In the heat of a Baltimore summer, when the city seems to be wrapped in a depressingly endless gray haze, the mercury seldom falls below 90 and thunderstorms rumble over Cockeysville, a package arrives from Ed Okonowicz offering some relief, if only in my mind.
Okonowicz, the Elkton author who has more than 20 books to his credit on regional folklore, oral history and ghost stories, has sent us his latest, which immediately reminds me of cool autumn days, fields filled with pumpkins turning orange, swirling leaves doing a macabre dance and crisp air filled with the scent of wind-borne pungent wood smoke.
Even though Okonowicz' book, Annapolis Ghosts: History, Mystery, Legends and Lore, puts me in the frame of mind for Halloween, it would make for a dandy read at the beach, around a lonely campfire on a mountain trail or at home on the back porch.
Because Annapolis retains much of its Colonial past in its structures, winding streets and lanes, and general physical layout, Okonowicz writes, "some believe Annapolis, one of America's oldest towns, also to be one of the country's most haunted locations."
He also reports that paranormal experts agree that Annapolis is a hotbed of ghostly activity and has been for hundreds of years.
The State House, completed in 1779, is said to be the spiritual home of Thomas Dance, a plasterer who fell 100 feet to his death on Feb. 23, 1793, while working in the dome.
"Over the years, there have been reports sporadically of a mysterious figure roaming the capitol grounds, areas within the building and, of course, at sites near the interior and exterior of the building dome -- where Dance had been working when he died suddenly,' Okonowicz writes.
While Dance's ectoplasm hasn't been recorded on film, workers responsible for flying the building's flags have experienced a "presence" near exterior walkways beside the dome.
I'm sure anything that happens in the State House, including the inability to pass legislation legalizing slots, has been blamed on the unfortunate plasterer.
Okonowicz agrees: "And as the years pass, any sudden noise, gusty breeze, abrupt chill, mysterious shadow and unexplained event" have been attributed to Dance.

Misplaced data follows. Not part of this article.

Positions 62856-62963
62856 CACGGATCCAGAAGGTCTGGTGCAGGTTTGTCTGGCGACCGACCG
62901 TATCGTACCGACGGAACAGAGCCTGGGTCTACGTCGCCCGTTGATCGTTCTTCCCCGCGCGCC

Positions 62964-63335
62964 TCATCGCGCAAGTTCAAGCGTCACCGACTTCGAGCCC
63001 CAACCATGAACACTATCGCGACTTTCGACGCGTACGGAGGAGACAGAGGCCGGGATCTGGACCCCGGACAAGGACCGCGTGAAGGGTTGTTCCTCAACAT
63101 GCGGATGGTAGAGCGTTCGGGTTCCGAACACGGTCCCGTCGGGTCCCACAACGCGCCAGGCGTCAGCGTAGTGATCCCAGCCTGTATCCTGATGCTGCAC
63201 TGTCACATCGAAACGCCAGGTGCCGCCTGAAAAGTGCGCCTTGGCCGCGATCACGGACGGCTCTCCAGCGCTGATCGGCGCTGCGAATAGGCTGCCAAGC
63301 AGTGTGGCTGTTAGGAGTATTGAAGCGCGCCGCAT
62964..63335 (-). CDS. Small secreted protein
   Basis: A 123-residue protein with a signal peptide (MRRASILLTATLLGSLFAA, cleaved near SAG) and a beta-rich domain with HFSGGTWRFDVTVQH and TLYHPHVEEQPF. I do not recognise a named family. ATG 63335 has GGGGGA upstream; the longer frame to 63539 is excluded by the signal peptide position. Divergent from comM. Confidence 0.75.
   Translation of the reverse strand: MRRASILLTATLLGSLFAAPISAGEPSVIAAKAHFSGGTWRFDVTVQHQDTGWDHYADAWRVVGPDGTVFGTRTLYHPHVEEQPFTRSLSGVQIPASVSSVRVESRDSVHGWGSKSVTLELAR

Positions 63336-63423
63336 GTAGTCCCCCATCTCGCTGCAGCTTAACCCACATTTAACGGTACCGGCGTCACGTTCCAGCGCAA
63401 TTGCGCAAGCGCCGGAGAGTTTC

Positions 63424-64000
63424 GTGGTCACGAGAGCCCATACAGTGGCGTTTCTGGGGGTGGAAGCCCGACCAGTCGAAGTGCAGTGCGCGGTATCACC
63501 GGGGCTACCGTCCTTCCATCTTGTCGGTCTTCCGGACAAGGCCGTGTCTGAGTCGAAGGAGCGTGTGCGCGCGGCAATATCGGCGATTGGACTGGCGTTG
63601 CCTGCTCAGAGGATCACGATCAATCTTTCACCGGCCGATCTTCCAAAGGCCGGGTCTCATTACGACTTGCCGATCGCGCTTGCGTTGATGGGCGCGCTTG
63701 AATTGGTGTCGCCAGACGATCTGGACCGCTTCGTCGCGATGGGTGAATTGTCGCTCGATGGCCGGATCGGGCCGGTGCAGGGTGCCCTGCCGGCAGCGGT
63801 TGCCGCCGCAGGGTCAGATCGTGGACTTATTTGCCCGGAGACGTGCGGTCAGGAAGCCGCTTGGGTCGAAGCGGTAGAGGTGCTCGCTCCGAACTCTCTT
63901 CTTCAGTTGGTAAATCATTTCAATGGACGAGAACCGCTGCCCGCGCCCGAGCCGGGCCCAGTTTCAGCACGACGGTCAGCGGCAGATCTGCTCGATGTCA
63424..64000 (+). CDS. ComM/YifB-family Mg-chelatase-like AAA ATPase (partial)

One tale that got my skin slightly crawling was about "Joe Morgue," the eccentric gravedigger whose real name was Joseph Simmons.
His haunt in death, as it was in life, is historic St. Anne's Episcopal Church on Church Circle, a place I know a bit, having attended services there several times through the years. So I guess that's why the skin on my neck tensed a bit.
In addition to digging graves in the surrounding churchyard, Simmons did maintenance work and rang the steeple bell.
Simmons, who died in 1836, has been spotted leaning on the shovel he used to dig the final resting places of many Annapolitans, and he has also been seen wandering among the weathered headstones, Okonowicz writes.
But even ghosts must get chilled to the bone at times, and so Simmons, it has been reported, is sometimes spotted in the back pew of St. Anne's.
"There have been tales of occasional sightings of an old man in workman's clothing, sitting silently in the rear of the church," Okonowicz writes. "When people have approached the long-bearded stranger, he has slowly gotten up and walked out (and sometimes through) the entrance doors, disappearing from sight."
St. John's College, which traces its origins to 1696, is home to several strange goings-on, including "The Whistler," whose eerie tunes arising from parts of the campus have turned security guards and students weak-kneed.
Guards have noticed blinds being raised in an upper floor of vacant McDowell Hall, the tower bell ringing off schedule, lights flicking on and off, doors slamming, and the sound of furniture being dragged across the floor.
At 4 a.m., a security guard paused to rest for a moment in the vacant and locked Greenfield Library when suddenly he heard the elevator machinery spring to life. It halted on his floor, and the door opened to reveal no one, human or spirit, inside.
The startled guard, writes Okonowicz, told Becky Wilson, then the college's communications director, that "I will now go through the library to check it. But I won't sit there."
If you like this sampling of creepy tales, there are many more. There is the Brice House, Annapolis' "most haunted" house, Okonowicz says, with the story of the murder of Col. James Brice, who returns looking for the murderer, the missing butler, who may be buried in the cellar with a hefty treasure.
And then there's the Governor's Bridge across the Patuxent River just west of Annapolis.
Better known as the "haunted bridge," it's a place one should avoid, if you believe Okonowicz, when the hands of the clock are standing at midnight -- otherwise, you might have a supernatural encounter with a woman in a flowing white gown waiting for a ride.
But when the car door is opened, the lady vanishes, and she fails to appear in the rear mirror as the nervous motorist puts the pedal to the metal.
Others report hearing a baby endlessly crying from the swirling waters below the bridge, where it had been thrown by its deranged mother.
If Okonowicz is to be believed, this is one active site.
He writes of purported tales of "murderers and mentally deranged hermits roaming the woods along the river. There also are stories of bands of devil worshipers seeking animals to sacrifice during secret rituals."
I think I'll keep out of Anne Arundel County for the immediate future.
Find previous columns at baltimoresun.com/backstory.